A writer imports a manuscript in MS Word .docx format. Fictionaryautomatically creates a character list, links characters to scenes, plots word count per scene, and draws a story arc.

The writer enters data regarding each scene, evaluates and edits the manuscript based the reports, and then exports the updated manuscript. The reports are dependent on the writer’s input and are created specifically for each manuscript. There are rewrite tips associated with each key element of fiction if you get stuck and need guidance.

Fictionary is designed for the serious author who wants to produce a high-quality manuscript.

Download our free eBook, Story Editing: 15 Key Elements of Fiction To Ensure Your Story Works and learn how story editing is all about evaluating the major components of your story.

Turn Your First Draft Into A Great Story

Try Fictionary for free. The first 10 days are on us. No credit card required.

Characters and Plot – Make Your Characters Work For You.

Why do people read novels?

I think people read to find out what happens next. But what happens next is only interesting if it the “what happens next” involves characters or something important to a character.

Characters ARE your story. They act and react. They create emotion. They show motivation. Without any of this, you don’t have a story. That’s a tall order for your characters. So how do you make sure you’re getting the most out of them?

You edit your story and rewrite until your characters are performing at their best.

Characters and Novel Structure

Once you’ve finished your first draft, you most likely know who your characters are, what they look like, where they work, and so on. But what about how they fit into your story structure? To understand this and make the most of it, you must evaluate your characters in the context of the structure of your novel.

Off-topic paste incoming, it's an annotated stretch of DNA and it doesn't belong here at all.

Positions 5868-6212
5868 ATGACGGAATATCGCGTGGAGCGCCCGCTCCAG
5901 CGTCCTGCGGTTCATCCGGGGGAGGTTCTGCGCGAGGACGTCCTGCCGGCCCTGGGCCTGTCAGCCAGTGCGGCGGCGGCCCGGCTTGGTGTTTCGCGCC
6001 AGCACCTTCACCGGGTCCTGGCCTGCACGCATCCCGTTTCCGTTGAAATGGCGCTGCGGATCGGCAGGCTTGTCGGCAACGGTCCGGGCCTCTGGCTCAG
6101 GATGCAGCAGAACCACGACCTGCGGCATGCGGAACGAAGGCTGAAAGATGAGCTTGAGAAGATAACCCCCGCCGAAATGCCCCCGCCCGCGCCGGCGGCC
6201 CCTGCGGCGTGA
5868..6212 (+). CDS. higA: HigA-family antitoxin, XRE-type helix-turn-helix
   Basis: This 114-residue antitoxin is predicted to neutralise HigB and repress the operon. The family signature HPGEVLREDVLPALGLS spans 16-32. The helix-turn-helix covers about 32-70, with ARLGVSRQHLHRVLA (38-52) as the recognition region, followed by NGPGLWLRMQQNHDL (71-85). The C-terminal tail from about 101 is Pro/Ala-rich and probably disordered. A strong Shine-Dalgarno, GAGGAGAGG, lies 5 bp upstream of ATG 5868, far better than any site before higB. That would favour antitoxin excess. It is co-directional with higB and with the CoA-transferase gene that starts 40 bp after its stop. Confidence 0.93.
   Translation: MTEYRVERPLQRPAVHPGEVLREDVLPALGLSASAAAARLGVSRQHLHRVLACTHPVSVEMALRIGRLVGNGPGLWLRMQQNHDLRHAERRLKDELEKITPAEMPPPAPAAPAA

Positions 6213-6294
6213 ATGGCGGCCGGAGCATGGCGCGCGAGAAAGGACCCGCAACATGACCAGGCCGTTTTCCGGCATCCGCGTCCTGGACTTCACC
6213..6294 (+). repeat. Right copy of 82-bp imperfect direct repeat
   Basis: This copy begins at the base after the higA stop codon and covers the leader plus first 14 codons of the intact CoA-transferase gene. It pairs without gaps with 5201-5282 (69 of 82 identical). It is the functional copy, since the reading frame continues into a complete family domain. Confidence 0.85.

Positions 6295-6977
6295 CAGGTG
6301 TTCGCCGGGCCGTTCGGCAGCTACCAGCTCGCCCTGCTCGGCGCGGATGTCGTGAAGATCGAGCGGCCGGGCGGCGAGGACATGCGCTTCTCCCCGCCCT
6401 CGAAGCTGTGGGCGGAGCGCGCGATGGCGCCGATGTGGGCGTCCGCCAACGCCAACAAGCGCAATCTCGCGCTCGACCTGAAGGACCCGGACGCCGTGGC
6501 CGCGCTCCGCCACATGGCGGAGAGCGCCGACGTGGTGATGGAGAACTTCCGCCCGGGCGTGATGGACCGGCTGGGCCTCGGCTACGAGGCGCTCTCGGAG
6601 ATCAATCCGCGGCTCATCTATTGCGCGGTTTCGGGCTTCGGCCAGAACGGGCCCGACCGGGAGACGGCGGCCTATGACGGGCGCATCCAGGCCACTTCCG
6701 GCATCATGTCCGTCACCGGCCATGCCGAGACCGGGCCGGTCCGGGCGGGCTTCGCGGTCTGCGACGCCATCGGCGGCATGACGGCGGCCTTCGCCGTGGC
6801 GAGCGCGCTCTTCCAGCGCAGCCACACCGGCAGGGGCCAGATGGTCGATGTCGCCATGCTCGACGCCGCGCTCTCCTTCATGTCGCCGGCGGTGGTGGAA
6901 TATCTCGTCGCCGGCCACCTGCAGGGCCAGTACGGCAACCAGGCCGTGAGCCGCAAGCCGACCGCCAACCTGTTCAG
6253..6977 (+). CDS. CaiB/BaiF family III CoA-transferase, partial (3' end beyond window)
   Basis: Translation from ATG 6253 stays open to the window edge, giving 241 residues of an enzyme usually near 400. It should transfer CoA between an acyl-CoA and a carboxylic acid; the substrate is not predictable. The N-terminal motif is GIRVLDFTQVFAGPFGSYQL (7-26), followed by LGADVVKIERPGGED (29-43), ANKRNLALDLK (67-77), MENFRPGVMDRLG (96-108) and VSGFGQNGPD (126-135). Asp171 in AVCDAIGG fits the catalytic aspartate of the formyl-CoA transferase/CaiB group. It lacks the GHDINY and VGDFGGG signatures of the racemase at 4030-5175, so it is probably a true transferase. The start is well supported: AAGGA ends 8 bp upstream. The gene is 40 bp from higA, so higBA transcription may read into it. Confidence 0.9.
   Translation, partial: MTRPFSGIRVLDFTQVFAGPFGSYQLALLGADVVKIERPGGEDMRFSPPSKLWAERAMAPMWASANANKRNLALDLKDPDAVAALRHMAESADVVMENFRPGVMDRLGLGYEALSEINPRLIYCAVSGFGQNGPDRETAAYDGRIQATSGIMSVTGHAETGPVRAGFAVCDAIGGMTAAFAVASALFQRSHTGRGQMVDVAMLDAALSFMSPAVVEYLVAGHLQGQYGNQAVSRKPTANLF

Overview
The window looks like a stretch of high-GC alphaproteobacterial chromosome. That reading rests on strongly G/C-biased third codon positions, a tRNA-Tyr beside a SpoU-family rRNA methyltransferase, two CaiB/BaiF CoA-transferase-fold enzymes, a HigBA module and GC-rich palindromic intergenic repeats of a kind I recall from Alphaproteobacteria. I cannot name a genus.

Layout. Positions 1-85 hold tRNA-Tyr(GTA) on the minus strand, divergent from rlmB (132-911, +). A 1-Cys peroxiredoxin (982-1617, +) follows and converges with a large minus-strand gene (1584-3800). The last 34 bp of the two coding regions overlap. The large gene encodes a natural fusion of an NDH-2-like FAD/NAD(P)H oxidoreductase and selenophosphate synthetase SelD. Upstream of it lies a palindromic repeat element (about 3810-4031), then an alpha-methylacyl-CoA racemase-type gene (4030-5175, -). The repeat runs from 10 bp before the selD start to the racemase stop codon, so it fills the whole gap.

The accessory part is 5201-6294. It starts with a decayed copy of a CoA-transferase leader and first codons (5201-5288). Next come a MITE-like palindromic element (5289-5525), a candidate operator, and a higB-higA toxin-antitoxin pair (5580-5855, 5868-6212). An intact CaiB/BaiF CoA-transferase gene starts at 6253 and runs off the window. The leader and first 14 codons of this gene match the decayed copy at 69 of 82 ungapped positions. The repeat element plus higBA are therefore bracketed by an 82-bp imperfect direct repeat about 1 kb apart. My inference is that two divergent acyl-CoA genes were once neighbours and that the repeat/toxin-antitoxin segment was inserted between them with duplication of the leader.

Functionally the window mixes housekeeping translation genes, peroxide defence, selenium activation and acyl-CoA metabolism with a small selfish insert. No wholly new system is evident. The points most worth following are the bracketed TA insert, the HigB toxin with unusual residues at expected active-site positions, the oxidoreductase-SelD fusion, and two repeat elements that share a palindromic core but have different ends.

By this point, you know if you’re writing from first-person point of view (POV) or third person. You’ve also decided if you’re writing from multiple points of view. In essence, you know who is telling your story.

When thinking about the POV character for each scene, ask yourself:

  • What is the POV external goal for the scene?
  • What is the POV internal goal for the scene?
  • How does the goal relate to the plot?
  • What happens if your POV fails to achieve the goal?
  • How does scene impact your POV character?
  • How does the scene impact your protagonist (if not the POV for the scene?)

Once you’ve answered the questions, check each scene to ensure the reader will understand the answers. You can show, tell, or imply the answers. It’s up to you to find the right balance. You’re the creative one!

The more important an event, the more you should show the reader what’s happening. “Tell” the less important events, so the reader can move on to the good stuff.

Taking on the task of editing and rewriting your first draft doesn’t have to be overwhelming. A bit of organization will help you complete your rewrite without it taking forever. We created Fictionary to help writers perform their own story edit in a knowledgable and efficient manner.

Below is a look at my work-in-progress, Evolution, within Fictionary. Fictionary helps me focus on my characters on a scene-by-scene basis. It keeps me from convincing myself a scene is okay.

When I review each scene with a focus on the POV character’s goal for example, I know what my character wants. If a character doesn’t want something, the scene will lack tension, and hence be boring. In the scene below, Jaz Cooper has the POV. Once I know the goal, I can decide if she will achieve her goal or not. Sometimes she will. Sometimes she won’t.

I can assess her external goal versus her internal goal. The reader may or may not know what the internal goal is, but if I do, I can be consistent with my character throughout the novel.

It takes work, but I’m serious about making my story a great story, so to me, it’s worth putting in the time and effort. I’ll evaluate each scene focussing on characters, then I’ll evaluate with a focus on plot and setting.


Characters Per Scene

Fictionary shows you how many characters are in each scene. This gives you a chance to determine if you have too many characters in a scene. Too many characters might confuse your reader.


Scenes Per Character

Fictionary will also show you how many scenes each character is in and the order they appear in the novel. You can see I have 33 characters in my novel.